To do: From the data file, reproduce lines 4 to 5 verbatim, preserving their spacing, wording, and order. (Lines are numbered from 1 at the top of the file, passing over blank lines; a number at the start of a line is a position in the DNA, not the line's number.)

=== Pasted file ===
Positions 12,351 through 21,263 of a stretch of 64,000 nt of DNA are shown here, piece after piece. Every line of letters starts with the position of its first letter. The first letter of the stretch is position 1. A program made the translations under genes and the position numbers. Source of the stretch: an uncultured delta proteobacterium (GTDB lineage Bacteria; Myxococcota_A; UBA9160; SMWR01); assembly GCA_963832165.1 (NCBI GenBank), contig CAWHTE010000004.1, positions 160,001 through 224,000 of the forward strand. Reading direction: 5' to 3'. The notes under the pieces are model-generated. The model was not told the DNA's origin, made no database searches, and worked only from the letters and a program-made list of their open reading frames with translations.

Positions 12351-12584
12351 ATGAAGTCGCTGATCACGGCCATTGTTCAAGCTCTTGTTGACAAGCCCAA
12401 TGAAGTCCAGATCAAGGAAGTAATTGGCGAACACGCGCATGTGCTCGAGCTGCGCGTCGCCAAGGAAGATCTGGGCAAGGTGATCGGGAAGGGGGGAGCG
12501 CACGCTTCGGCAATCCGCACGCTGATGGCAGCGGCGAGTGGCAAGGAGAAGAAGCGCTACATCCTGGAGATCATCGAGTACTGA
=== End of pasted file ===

12401 TGAAGTCCAGATCAAGGAAGTAATTGGCGAACACGCGCATGTGCTCGAGCTGCGCGTCGCCAAGGAAGATCTGGGCAAGGTGATCGGGAAGGGGGGAGCG
12501 CACGCTTCGGCAATCCGCACGCTGATGGCAGCGGCGAGTGGCAAGGAGAAGAAGCGCTACATCCTGGAGATCATCGAGTACTGA